The lyrical engagement with gender politics is again representative of the cultural zeitgeist, but Bowie isn’t necessarily taking a feminist angle on ‘Repetition’: his disconnected, half-spoken vocal merely describes the scene, actually taking the point of view of Johnny, the male protagonist, which makes his laconic delivery all the more disconcerting. This non-judgemental reportage style owes a debt to Dave’s old mucker Lou Reed, and even fellow New York street poet Alan Vega – Johnny and Suicide’s Frankie Teardrop could almost be brothers.

The album ends with ‘Red Money,’ an odd choice to close the set, being basically ‘Sister Midnight’ a four-year-old Bowie song that he’d since given to Iggy Pop, but with new lyrics and an altered vocal melody that emphasised the song’s rhythmic qualities. Coming after the seminal version on The Idiot, it can’t help but feel like a pointless retread, and yet it somehow works; perhaps because the words seem to have a deep personal significance to Bowie, with allusions to a red box that would turn up frequently as a recurring motif in his paintings in later years, apparently symbolising responsibility.

And responsibility, in the end, is the real theme of Lodger: taking us back to the opening track’s worries over the fate of the entire planet resting in the hands of one flawed, capricious human being, through to ‘Repetition’s’ description of how we pass on our pain to those closest to us, full of self-pitying victimhood yet unaware we’ve become the aggressor. From the crippling banality of ‘DJ’- a man with the ears of millions of believers, yet nothing to say- to the cocooned self-absorption of ‘Boys Keep Swinging,’ and the damp squib of a judgement day portrayed in ‘Look Back in Anger.’ The last words on the album are “Such responsibility- it’s up to you and me.”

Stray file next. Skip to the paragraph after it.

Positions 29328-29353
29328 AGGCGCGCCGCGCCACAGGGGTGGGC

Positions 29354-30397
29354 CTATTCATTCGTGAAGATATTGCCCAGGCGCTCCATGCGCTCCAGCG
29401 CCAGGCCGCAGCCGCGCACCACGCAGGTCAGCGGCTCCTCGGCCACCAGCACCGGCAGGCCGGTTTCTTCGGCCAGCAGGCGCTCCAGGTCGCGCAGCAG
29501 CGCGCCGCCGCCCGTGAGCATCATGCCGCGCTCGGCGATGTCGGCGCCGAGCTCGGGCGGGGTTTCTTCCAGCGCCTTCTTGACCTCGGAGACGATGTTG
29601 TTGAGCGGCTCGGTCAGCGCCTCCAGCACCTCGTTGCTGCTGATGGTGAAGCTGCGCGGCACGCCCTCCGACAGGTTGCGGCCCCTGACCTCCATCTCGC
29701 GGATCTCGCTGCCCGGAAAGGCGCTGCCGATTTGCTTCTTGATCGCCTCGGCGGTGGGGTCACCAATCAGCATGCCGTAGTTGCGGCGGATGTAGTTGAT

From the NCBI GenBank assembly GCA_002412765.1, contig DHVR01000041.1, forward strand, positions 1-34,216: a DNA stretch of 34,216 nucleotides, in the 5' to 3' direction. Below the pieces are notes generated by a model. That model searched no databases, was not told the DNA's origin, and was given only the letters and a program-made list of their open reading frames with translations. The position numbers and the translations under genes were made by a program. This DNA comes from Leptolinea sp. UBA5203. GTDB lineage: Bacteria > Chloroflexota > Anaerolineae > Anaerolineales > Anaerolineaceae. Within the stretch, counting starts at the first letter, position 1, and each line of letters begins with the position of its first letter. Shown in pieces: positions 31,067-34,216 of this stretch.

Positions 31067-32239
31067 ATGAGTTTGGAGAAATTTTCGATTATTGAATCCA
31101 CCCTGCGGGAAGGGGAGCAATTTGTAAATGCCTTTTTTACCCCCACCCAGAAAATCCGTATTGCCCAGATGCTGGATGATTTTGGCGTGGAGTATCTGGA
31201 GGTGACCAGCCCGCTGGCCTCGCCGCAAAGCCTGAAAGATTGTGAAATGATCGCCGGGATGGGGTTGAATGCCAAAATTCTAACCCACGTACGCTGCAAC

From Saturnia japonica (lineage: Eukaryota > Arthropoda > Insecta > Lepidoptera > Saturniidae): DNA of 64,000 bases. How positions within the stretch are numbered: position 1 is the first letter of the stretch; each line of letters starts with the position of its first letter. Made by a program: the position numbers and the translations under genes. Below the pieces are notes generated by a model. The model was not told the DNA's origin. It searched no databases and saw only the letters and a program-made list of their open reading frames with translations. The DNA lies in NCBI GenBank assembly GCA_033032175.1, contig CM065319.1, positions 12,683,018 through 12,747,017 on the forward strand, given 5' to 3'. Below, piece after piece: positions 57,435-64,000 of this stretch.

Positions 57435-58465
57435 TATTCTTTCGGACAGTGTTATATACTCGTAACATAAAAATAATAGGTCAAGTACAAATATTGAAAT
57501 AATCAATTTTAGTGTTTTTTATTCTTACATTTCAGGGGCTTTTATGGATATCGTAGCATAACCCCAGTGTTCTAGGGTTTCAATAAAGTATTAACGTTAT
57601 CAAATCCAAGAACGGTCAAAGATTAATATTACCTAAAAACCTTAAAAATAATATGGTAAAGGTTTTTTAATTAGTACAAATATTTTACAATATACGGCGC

It’s this sense of responsibility – both individual and collective – that finally separates Lodger from the so-called Berlin albums. Low was, in Bowie’s own words, “Isn’t it great to be on your own, let’s just pull down the blinds and fuck em all”, a celebration of self-pity. “Heroes” saw the individual begin to fight back, but still from a passive-aggressive, me-against-the-world standpoint. It’s only with Lodger that Bowie realises that to survive in any meaningful sense, he has to engage with society, and with the rest of the human race.

This theme of engagement and responsibility would continue on Scary Monsters, Bowie’s next album, while Eno would develop Lodger’s fusion of New York funk and world music textures on Talking Heads’ Remain In Light (with Belew), and on My Life in the Bush of Ghosts. And Bowie and Eno would work together again on 1995’s Outside, a record that curtailed Bowie’s late eighties/early nineties wilderness years, and which in many ways picked up where Lodger left off.

Lodger’s working title was Planned Accidents. It’s not a concept album, and it would be foolish to read too much into what is, in many ways, a series of random experiments. But as Eno’s methods have proved – as well as those of Bowie’s literary hero, William Burroughs – when you trust in chance, you may get more cohesion and insight than you bargained for. Thirty years on, it’s a record that sounds as fresh as ever, perhaps partly because it’s been largely ignored for so long. Maybe it’s finally time for Lodger to come in from the cold.

Originally published in November 2009